Not Really the City.
2 August, 2011 § 1 Comment
So I’m on holiday for most of August, making the most of an opportunity to escape Houston’s worst heat and to reunite with people I love on both sides of the nation before moving into a new section of the inner city for another 11 months of full-time service and community development.
First destination on the “Get Rested” list? Northeast Oregon to visit family and soak in the sheer wonder of nature that pours over Multnomah Falls, scurries around the fallen petals in wildflower fields surrounding my parents’ new home and whispers in the pines lining the salty highway to the coast. I think the people around me are already getting tired of my exclamations — “The air! It’s so fresh!” and, “The house! It’s so quiet!” and, “The drivers! They are so polite!” — and it’s only been 24 hours.
I have to be honest, though, while I love exploring this breathtakingly beautiful corner of the country and wish I could bottle up the golden-green scent of Oregon summer (I swear I can distinguish traces of running water, moss and wheat in the air here) in order to take it back to Texas with me, I genuinely miss the sense of aliveness that comes from being in the heart of a city. The pulse of the neighborhood is muted to non-existent out here with giant spaces of front yard, curving cul-de-sac roads and tidy garages interrupting the usual overflow of daily interactions I’ve grown accustomed to — and the absence of a steady whooshing from the highway overhead is causing my insomnia to kick in. I guess Houston has entered my bloodstream more than I had realized and while I’m glad to escape its muggy heat, its cracked sidewalks and its non-stop traffic for several weeks, I’m also already anxious to return to its colorful afternoon rhythms, its communal vibrancy and its twanging accents. Who knew?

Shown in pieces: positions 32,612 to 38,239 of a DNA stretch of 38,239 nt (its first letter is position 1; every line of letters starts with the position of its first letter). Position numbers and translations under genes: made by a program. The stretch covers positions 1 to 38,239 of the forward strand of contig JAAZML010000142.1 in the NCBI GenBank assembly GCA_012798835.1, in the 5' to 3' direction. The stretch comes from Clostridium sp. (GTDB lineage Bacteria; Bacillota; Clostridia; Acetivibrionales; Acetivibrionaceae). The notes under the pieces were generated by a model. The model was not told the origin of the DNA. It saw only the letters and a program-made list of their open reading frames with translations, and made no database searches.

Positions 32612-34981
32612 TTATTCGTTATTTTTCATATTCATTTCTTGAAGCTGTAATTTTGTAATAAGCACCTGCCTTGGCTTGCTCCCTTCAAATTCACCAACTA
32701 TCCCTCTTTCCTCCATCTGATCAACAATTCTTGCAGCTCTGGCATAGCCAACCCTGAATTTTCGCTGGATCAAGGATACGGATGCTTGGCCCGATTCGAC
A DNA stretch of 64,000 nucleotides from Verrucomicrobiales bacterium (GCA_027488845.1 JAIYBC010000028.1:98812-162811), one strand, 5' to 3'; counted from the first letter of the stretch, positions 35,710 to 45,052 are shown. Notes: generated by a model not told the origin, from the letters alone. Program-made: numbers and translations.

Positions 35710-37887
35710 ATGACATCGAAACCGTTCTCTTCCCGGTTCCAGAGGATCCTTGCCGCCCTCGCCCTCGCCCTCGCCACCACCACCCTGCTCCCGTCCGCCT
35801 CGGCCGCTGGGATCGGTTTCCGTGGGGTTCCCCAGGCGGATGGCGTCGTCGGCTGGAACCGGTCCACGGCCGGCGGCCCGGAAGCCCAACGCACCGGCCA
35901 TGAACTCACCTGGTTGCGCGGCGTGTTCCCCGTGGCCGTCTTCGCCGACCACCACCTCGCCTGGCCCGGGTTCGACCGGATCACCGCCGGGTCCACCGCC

If we hope to succeed in the endeavor
of protecting natures other than our own,
it will require that we reimagine our lives…
it will require of many of us
a humanity we’ve not yet mustered,
and a grace we were not aware we desired
until we tasted it.
— barbara kingsolver, small wonder